Risk: Users May be Using Less Secure Wireless Networks
As businesses transition to remote work, some control is lost on the level of security around the networks being used to connect to corporate resources. Associates may use public Wi-Fi, or at-home wireless networks with weak passwords, creating a vulnerability that threat actors could potentially exploit to gain access to business networks.
Mitigation: VPN & Email Encryption
Companies can help address this risk by using a VPN. This strategy requires a VPN gateway on the corporate network side, as well as a VPN software installed on users’ devices. Employees will log in through the VPN, which allows them to connect securely to the corporate network by establishing a secure communication tunnel from their device to the organization’s VPN gateway. From this gateway, providing user authentication and access control prior to users accessing the corporate network can more tightly control access to corporate resources.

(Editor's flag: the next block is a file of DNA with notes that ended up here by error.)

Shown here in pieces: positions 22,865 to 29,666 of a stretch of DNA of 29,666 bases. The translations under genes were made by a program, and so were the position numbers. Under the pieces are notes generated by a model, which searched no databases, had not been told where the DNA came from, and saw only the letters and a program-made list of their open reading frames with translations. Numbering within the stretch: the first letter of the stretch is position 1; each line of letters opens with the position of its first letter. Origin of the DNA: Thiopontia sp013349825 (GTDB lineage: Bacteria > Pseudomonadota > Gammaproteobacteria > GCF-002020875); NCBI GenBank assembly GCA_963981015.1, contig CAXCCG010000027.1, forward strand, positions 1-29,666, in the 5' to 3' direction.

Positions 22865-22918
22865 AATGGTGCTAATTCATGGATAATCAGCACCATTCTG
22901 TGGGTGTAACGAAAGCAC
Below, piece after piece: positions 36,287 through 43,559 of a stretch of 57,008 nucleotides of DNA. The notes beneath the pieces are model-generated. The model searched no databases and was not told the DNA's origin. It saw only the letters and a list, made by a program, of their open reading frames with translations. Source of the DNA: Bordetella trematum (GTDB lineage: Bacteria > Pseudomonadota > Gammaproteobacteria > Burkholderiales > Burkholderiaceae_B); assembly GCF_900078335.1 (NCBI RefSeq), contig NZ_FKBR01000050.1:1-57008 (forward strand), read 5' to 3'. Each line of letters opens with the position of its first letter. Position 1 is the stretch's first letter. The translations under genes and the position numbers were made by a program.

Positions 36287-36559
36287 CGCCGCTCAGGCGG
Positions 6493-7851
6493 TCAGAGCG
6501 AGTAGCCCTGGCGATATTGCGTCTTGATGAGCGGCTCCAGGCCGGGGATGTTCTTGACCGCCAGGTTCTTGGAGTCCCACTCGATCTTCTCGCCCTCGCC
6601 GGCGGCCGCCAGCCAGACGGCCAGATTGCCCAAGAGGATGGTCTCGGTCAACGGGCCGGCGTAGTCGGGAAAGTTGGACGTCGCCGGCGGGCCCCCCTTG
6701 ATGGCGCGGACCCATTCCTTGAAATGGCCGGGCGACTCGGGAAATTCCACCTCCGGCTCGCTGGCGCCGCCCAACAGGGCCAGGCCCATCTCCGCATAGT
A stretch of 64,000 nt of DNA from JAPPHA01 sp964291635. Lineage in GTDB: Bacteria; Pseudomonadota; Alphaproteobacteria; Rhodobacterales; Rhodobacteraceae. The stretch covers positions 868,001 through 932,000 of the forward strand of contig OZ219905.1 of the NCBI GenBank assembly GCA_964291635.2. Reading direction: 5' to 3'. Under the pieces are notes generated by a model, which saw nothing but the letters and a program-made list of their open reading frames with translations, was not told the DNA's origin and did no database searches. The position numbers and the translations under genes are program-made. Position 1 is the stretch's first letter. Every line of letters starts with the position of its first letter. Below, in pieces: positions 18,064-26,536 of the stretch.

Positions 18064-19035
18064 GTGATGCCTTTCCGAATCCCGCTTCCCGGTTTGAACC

The use of email encryption can also be utilized to better protect sensitive information traveling across networks. Corporate data handling policies may already require encrypted email for certain types of data, but it can be beneficial to expand these policies or encourage greater use of email encryption during this time.
Risk: Greater Exploitation of Vulnerabilities
As the use of VPN and remote work increases, threat actor attention turns to this technology to identify and exploit previously unknown or unpatched vulnerabilities.
Mitigation: MFA and More Frequent Patching